Friday, April 30, 2010

Brain Freeze

Ice cream, good ice cream, is probably one of the easiest things in the world to make. Trust me, I make a lot of it. Cream and milk are heated with vanilla bean on a stove in equal amounts (say 3 cups and 3 cups) until they are just below boiling and then tempered into egg yolks that have been whipped with sugar. The mixture is then returned to the stove just until it coats the back of a spoon and when blown on creates a "rose". Then it shocked in ice water, cooled and churned in an ice cream maker Et voila...vanilla ice cream.

At the restaurant we make vanilla ice cream to serve on top of our biengnets. The base is 3 quarts of cream to 3 quarts of milk, to eight vanilla beans; heated and then tempered into 60 egg yolks and 10 cups of sugar. We churn it in Cuisinart ICE-20 Automatic 1-1/2-Quart Ice-Cream Maker, White (three of them). It's a pretty nifty little machine, so nifty in fact that I just bought one the other weekend. So far I've used it to make strawberry ice cream, but I think today I'm going to try sorbet with some frozen fruit we have laying about in the freezer.

Given how easy it is to make ice cream I was really surprised to find that Flip, a Richard Blais restaurant here in town, doesn't make it's own. Flip is one of these trendy burger joints that is known for things like it's ossobucco burger and Foie Gras milkshake. A milkshake that is made with Blue Bonnet Ice Cream, it seems a bit criminal doesn't it? I know I shouldn't judge, I mean I'm just a culinary student. It just seems that if you are going to charge $10 for a milkshake, and go through the creative process of doing flavors like White Truffle and Pistachio, or Foie Gras then you should use an ice cream base that doesn't come from a commercial factory...or at least something I can't buy at the local Walmart.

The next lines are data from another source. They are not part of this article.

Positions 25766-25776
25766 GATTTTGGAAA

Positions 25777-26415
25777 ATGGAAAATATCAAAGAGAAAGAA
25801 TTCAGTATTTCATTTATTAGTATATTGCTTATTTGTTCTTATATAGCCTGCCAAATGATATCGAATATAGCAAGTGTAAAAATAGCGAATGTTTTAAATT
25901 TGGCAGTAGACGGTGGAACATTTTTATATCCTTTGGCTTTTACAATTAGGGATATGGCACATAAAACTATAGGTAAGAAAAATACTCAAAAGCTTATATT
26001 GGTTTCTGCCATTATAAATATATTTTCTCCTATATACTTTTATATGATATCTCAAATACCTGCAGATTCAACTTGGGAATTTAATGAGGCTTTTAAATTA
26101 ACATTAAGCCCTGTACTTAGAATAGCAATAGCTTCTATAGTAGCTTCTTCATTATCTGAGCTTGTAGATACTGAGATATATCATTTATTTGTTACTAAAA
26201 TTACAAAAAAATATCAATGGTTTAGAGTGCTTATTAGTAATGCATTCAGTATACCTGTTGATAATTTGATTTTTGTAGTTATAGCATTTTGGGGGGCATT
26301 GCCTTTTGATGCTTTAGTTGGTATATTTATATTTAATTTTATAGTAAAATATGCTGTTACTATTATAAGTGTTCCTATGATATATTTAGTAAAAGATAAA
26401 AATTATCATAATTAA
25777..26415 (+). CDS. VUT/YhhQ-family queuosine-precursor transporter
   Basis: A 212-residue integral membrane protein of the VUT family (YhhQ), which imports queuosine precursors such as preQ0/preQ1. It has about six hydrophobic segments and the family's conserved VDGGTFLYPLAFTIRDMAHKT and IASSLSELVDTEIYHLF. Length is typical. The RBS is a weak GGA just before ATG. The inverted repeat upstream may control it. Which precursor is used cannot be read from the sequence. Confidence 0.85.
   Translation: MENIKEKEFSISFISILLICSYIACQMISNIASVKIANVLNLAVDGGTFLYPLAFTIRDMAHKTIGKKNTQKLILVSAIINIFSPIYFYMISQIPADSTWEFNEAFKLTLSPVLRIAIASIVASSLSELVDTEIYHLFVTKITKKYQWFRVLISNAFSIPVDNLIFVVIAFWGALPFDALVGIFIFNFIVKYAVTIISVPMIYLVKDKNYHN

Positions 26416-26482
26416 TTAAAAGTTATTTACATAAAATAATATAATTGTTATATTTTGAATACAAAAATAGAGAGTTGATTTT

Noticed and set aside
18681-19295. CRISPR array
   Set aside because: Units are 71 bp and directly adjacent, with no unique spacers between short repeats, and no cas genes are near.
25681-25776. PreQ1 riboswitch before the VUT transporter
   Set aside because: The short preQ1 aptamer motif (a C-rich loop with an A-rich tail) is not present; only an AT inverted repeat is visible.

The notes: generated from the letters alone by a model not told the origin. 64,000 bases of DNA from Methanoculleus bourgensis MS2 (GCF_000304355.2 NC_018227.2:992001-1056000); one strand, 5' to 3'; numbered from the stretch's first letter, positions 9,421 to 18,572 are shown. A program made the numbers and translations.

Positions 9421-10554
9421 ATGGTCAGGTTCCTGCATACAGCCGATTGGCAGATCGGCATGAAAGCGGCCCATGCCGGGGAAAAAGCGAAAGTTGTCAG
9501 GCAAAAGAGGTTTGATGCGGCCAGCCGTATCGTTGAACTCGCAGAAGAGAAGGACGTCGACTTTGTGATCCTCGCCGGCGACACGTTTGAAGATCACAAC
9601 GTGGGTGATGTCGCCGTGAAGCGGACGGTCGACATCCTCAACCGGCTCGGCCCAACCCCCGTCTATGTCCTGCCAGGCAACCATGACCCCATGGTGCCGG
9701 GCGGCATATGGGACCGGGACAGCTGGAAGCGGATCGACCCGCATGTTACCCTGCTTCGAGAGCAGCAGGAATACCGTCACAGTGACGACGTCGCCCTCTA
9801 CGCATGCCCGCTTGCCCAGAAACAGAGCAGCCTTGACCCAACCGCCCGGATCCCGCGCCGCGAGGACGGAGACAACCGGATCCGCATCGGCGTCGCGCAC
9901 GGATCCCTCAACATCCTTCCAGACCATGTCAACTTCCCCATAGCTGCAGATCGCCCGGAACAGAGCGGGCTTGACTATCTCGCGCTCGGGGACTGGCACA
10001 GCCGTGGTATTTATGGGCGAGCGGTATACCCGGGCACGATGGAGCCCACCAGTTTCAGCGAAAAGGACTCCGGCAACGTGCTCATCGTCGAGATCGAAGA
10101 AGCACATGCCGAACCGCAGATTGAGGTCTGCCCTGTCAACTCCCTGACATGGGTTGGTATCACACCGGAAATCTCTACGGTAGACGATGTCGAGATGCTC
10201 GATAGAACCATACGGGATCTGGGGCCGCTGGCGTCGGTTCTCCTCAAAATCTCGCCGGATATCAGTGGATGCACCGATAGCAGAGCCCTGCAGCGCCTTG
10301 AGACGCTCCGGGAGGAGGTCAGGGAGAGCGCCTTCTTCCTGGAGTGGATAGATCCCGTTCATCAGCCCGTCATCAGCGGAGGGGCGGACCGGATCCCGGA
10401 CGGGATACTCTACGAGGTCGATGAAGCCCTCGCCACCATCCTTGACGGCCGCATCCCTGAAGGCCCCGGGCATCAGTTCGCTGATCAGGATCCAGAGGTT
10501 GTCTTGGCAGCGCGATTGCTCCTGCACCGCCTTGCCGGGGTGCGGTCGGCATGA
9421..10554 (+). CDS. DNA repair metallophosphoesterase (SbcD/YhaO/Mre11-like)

I suppose though, most people don't care if their overpriced milkshake contains Blue Bonnet or not. Flip is the sort of place where it seems people aren't going for the food, but merely because it is the hip place to be seen eating. It is just a tad disheartening is all, to someone who wants to be a pastry chef. Restaurants that use commercially produced crappy ice cream, bakery's like Edgar's or Olexa's that use cake mix instead of baking their own, and a convention center that doesn't employ a pastry chef at all, but rather buys it's desserts frozen from the local restaurant supplier.

When did we become so complacent about the food when put into our mouths? About the food we serve other people? If someone is paying upwards of five dollars a slice for a wedding cake then don't they deserve to be wow'ed by something made from scratch?  I know, I know overhead is expensive and this is done to keep costs low. The restaurant business is just that...a business. *sigh*


Maybe one of these days I'll have the same outlook, maybe one day I won't, only time will tell. In the mean time I won't be going back to Flip for a milkshake, and I will be making my ice cream at home.

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